How to Use a Question Mark
The question mark is an interesting grammatical device which can be used in a few different ways, though it is most often seen at the end of direct questions. Whether writing correspondence or completing academic assignments, you may find yourself wondering how to use question marks correctly. Here is a brief guide to help you get started.
Use question marks when writing direct questions such as those in the following examples.
- How are you?
- Where can I find a bargain on a good laptop?
- What did you think of the movie?
Do not use question marks when writing indirect questions such as those in the following examples.
- The coach asked the quarterback to sit on the bench. (correct)
- The coach asked the quarterback to sit on the bench? (incorrect)
- I asked my brother if I could borrow fifty dollars. (correct)
- I asked my brother if I could borrow fifty dollars? (incorrect)
Be careful, since indirect questions like those above can sometimes be mistaken for questions embedded in statements; these call for question marks.
- We can boil water faster, can’t we, if we use the microwave?
- Her question was, why do dogs come in so many different sizes?
- I wonder: Might Jeremy run for class president again?
Use question marks when writing rhetorical questions, even though no answers are expected.
- How will the World Series turn out, after all is said and done?
- Who is really to blame for the world’s problems?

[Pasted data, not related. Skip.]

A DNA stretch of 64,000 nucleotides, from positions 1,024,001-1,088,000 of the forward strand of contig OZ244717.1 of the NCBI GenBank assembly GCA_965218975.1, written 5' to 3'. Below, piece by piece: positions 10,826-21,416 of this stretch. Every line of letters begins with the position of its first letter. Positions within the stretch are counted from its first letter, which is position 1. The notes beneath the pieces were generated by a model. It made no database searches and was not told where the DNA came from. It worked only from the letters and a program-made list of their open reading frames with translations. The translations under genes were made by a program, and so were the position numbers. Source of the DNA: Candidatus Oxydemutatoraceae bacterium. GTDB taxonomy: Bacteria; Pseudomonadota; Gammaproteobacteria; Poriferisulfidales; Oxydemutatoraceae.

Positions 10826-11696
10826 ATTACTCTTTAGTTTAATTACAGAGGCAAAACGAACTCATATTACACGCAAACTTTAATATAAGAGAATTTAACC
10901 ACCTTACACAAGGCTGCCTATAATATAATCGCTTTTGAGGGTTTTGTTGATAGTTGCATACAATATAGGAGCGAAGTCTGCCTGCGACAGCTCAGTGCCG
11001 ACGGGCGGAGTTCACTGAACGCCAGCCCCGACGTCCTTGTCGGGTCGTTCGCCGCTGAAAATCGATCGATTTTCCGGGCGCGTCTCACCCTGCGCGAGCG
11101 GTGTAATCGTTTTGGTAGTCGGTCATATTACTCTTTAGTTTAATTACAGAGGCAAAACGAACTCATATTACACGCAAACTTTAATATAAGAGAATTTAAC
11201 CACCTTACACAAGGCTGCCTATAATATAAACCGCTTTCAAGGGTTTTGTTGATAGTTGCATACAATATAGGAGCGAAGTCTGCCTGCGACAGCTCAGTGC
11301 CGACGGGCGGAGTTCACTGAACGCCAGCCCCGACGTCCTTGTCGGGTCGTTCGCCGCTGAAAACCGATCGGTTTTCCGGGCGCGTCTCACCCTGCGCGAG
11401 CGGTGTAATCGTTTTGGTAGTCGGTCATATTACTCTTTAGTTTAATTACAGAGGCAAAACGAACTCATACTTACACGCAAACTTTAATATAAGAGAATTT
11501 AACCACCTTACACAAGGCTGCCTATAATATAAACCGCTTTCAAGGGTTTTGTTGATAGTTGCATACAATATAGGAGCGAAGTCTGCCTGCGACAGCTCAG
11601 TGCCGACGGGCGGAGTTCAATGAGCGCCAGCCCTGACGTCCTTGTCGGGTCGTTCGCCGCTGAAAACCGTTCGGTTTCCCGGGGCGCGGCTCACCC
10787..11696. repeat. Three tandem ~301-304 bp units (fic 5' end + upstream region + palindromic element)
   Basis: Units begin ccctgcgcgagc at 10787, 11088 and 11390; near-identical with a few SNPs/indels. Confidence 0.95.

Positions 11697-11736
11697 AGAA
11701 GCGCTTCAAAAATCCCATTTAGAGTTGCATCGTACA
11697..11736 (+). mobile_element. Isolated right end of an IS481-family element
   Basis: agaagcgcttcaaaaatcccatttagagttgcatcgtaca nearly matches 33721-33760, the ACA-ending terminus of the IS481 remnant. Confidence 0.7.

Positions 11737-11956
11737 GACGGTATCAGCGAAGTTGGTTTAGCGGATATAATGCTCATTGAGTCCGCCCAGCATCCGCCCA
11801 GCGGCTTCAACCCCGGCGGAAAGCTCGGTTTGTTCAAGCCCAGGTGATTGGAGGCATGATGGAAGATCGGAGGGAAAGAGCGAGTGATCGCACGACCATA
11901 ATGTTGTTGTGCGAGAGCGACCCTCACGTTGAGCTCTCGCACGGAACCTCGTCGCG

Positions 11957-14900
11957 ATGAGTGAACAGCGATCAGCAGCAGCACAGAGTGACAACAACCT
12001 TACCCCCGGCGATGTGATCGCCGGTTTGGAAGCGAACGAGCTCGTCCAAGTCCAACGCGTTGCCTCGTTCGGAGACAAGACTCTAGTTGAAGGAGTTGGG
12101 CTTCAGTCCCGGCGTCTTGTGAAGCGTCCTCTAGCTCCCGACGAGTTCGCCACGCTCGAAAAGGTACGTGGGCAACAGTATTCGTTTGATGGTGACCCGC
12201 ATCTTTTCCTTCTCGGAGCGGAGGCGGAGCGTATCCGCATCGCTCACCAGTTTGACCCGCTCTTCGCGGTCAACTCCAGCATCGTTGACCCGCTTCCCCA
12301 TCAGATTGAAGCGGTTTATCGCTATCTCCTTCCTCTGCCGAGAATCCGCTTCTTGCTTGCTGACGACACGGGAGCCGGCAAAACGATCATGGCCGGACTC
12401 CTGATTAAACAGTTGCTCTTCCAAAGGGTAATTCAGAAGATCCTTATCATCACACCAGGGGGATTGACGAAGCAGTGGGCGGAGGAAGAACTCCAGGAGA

Sometimes, editorials and other types of writing include brief questions that are essentially follow-up questions to the larger question being addressed. When incorporating these questions, begin each with a lower-case letter and end each one with a question mark.
- Who is responsible for traffic safety? the police? the road maintenance division? drivers?
If a question mark is part of an underlined title, be sure that the question mark is also underlined.
- Did you ever read Hamlet?
If a question mark is part of an italicized title, be sure that the question mark is also italicized.
- Have you ever seen a live performance of The Sound of Music?
If a question mark is part of a title, you can use that question mark to end your sentence rather than adding a period.
- When I was a child, one of my favorite books was Where’s Waldo?
When writing a question that concludes with an abbreviation, end the abbreviation with a period as usual and then add a question mark. Do not put a space between the period and the question mark.
- Weren’t we supposed to head toward Washington, D.C.?
Anytime a question constitutes a request or conveys instruction, it is typically followed by a period rather than a question mark. This is particularly true of requests that are long and complex.
- Would all who are sitting in end seats with spaces toward the middle please move toward the center of the row.
Would you like to learn more? Click here to learn how to properly use quotation marks
View more information: https://www.gingersoftware.com/content/grammar-rules/question-mark/